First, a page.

Kids MD - Laser Treatment for Acne

Kristen DiPaolo | CWK Network

"For the first two treatments things got a little bit better…and than after the second was just almost like an explosion. The discoloration sort of went away. The cists were gone. There were a few isolated whiteheads, but basically it just evaporated. It was great."
- Alex Western, 16 -

16-year-old Alex Western hated to look in the mirror. He says, "I had the cystic acne with the whiteheads all over the place…and nothing was really working."

Then Alex heard about a new laser treatment. He says, "I thought this was going to be more of the same. I'd come in, I'd get zapped, we'd pay more money, and nothing would work."

According to a study in Dermatologic Surgery, lasers can reduce skin acne by 83 percent after three treatments.

Dermatologist Dr. Gregory Cox says, "We've been doing it in this office for two years now and we've been seeing patients that are staying clear two years out."

Alex also noticed results. "For the first two treatments things got a little bit better, and than after the second treatment it was almost like an explosion. The discoloration sort of went away. The cists were gone."

The lasers work by shrinking and destroying oil glands. The heat of the laser can reduce the scars sometimes caused by acne. Dr. Cox says, "When that heating occurs, the damaged collagen kind of liquefies and the body's natural response is to heal it so it produces newer collagen around that damaged, clumped collagen. So it gives the appearance on the skin's surface as being smoother."

Cost is a factor. One laser treatment costs three or four hundred dollars or more. Most patients require several treatments. "Unfortunately, it's not covered by insurance companies at this time," says Dr. Cox.

Alex is now on oral acne medication, but he says the laser worked. "After having it for so long, being told that my acne is going away and 'Wow, your face looks great,' that's just what I needed to hear. It made me feel a lot better."

Dr. Cox says the risks associated with lasers are few and temporary. They include discomfort during the procedure, swelling, and skin discoloration in olive-skinned patients.

By Larry Eldridge
CWK Network, Inc.
As many parents know, mood swings aren't the only problems teenagers face. There is also finding their niche, struggling with independence … and acne. Some adolescents aren't bothered by this condition and know that it is likely to go away, but many struggle with it, leading to various behavior changes. How do you know if your child is troubled by their acne? Tania Cowling, an expert in the field of parenting and early education, suggests the following telltale signs to look out for …

Reluctance to "go out" and socialize with friends
Lack of attention to schoolwork
More than usual problems at home or with family relationships
More difficulties than normal at their job (part-time, after-school or weekends)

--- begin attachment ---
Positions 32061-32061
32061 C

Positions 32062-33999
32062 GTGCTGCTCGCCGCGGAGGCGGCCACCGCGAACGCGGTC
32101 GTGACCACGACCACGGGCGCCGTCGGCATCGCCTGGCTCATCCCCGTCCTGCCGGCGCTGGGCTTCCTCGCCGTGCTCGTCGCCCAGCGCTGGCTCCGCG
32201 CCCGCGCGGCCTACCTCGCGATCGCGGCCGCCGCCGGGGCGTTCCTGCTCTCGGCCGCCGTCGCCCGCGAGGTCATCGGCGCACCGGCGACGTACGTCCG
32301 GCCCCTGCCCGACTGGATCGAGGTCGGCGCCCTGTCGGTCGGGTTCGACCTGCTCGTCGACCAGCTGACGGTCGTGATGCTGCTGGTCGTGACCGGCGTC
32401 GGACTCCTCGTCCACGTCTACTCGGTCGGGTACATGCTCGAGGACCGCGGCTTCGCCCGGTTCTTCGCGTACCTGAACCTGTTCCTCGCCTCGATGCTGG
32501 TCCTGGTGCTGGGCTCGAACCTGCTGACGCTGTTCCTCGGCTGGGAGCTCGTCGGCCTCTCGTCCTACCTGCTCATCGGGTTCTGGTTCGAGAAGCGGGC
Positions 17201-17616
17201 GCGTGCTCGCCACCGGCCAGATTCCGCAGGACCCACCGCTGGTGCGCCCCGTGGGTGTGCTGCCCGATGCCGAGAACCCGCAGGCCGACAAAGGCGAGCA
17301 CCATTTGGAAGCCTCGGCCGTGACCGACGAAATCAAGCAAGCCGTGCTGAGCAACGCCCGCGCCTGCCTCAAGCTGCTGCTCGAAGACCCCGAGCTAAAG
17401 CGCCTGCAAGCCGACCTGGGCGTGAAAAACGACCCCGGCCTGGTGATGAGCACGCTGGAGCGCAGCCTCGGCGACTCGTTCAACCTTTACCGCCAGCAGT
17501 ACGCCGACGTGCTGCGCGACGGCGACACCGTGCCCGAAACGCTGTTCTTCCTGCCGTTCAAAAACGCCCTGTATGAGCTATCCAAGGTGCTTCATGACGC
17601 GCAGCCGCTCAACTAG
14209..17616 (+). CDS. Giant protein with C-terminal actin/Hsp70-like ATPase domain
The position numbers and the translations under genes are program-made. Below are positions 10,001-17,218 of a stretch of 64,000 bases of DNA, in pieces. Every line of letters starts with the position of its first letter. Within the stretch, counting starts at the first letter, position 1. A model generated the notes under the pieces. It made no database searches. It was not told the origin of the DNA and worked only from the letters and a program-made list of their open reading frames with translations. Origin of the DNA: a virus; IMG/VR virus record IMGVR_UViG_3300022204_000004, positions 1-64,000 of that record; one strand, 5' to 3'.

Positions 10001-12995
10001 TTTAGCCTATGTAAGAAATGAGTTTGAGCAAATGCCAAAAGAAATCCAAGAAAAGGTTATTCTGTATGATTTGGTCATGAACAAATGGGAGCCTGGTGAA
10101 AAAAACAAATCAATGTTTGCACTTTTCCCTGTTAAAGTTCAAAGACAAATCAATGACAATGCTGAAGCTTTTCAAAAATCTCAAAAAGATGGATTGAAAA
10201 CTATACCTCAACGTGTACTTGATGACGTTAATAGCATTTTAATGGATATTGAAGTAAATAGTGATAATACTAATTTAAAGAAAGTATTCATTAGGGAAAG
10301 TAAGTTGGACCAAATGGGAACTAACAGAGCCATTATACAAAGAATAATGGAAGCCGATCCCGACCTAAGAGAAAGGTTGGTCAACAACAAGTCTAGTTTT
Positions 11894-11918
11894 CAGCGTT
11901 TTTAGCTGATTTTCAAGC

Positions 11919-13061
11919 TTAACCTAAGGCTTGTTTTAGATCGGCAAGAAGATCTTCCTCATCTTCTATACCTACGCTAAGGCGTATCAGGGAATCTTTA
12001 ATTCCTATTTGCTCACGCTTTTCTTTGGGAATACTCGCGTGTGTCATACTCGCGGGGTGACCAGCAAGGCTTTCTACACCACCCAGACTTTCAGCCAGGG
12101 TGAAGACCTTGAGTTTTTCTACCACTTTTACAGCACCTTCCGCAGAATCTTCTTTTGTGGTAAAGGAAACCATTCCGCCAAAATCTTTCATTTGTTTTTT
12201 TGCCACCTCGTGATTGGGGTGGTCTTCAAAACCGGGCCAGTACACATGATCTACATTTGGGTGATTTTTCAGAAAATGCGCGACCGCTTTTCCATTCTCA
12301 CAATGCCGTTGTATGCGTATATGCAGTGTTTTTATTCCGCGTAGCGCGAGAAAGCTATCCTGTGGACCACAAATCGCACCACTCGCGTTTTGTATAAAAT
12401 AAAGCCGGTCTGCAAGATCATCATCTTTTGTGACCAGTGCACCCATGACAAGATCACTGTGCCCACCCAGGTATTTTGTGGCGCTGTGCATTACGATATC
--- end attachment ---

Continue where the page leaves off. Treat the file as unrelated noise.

By Larry Eldridge
CWK Network, Inc.
If your child is struggling with their appearance due to acne, they are not alone. Eighty percent of adolescent girls and 90 percent of adolescent boys struggle with acne. In addition to reassuring your teenager that there are many other people dealing with this problem, Cowling suggests sharing with your child the following:

They should not feel guilty or embarrassed, as acne is normal. It's an unfortunate part of growing up. Factors that lead to acne are age, heredity, stress and hormonal changes.
It usually is a temporary condition that goes away once they reach adulthood.
Urge that they not be influenced by the undue emphasis that society places on looks; who you are as a person is far more important than your cosmetic appearance.
Most important, to regain your child's self-esteem and confidence, take him or her to a medical professional for advice and treatment. In some instances, laser treatment may be recommended.
What can you do to help your child prevent future breakouts and clear up outbreaks as quickly as possible? Experts are TeensHealth suggest the following:

Wash your face twice a day (no more) with warm water and a mild soap made for people with acne. Gently massage your face with circular motions. Don't scrub. Overwashing and scrubbing can cause skin to become irritated. After cleansing, the American Academy of Dermatology (AAD) recommends applying an over-the-counter (no prescription needed) lotion containing benzoyl peroxide.
Don't pop pimples. It's tempting, but here's why you shouldn't – popping pimples can push infected material further into the skin, leading to more swelling and redness, and even scarring. If you notice a pimple coming before a big event, like the prom, a dermatologist can often treat it for you with less risk of scarring or infection.
Avoid touching your face with your fingers or leaning your face on objects that collect sebum and skin residue like the telephone receiver. Touching your face can spread the bacteria that cause pores to become inflamed and irritated. To keep bacteria at bay, wash your hands before applying anything to your face, such as treatment creams or makeup.
If you wear glasses or sunglasses, make sure you clean them frequently to keep oil from clogging the pores around your eyes and nose.
If you get acne on your body, try not to wear tight clothes, which don't allow skin to breathe and may cause irritation. You also might want to stay away from scarves, headbands and caps, which can collect dirt and oil, too.

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